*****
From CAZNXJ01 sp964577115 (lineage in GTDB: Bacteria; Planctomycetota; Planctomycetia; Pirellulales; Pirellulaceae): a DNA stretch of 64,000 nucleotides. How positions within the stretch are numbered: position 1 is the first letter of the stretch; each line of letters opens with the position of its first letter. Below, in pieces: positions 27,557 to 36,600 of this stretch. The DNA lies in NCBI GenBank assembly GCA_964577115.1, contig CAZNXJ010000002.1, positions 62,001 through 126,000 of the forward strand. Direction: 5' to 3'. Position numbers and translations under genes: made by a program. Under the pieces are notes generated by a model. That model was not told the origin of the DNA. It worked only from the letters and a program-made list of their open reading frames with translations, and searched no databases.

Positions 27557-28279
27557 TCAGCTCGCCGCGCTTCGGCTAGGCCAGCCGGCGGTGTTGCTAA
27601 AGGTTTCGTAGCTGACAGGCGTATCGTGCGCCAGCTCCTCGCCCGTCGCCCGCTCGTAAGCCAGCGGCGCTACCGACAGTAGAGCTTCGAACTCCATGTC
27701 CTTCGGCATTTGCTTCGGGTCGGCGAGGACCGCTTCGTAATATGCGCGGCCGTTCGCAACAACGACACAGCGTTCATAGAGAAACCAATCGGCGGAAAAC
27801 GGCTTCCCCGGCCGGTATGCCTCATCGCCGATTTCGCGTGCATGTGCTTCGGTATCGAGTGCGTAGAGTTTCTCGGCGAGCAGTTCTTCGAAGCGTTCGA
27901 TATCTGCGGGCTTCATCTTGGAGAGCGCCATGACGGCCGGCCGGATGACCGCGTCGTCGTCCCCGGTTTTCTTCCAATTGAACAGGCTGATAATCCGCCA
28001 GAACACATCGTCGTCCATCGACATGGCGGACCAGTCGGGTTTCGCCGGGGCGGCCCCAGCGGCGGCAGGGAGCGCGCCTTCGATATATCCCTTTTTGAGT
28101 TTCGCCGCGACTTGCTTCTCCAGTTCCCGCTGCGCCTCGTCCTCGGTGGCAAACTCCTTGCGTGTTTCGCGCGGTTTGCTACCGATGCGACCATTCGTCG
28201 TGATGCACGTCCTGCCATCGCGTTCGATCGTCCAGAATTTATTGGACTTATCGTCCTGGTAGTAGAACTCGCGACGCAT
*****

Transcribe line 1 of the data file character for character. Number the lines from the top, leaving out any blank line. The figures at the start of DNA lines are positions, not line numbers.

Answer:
From CAZNXJ01 sp964577115 (lineage in GTDB: Bacteria; Planctomycetota; Planctomycetia; Pirellulales; Pirellulaceae): a DNA stretch of 64,000 nucleotides. How positions within the stretch are numbered: position 1 is the first letter of the stretch; each line of letters opens with the position of its first letter. Below, in pieces: positions 27,557 to 36,600 of this stretch. The DNA lies in NCBI GenBank assembly GCA_964577115.1, contig CAZNXJ010000002.1, positions 62,001 through 126,000 of the forward strand. Direction: 5' to 3'. Position numbers and translations under genes: made by a program. Under the pieces are notes generated by a model. That model was not told the origin of the DNA. It worked only from the letters and a program-made list of their open reading frames with translations, and searched no databases.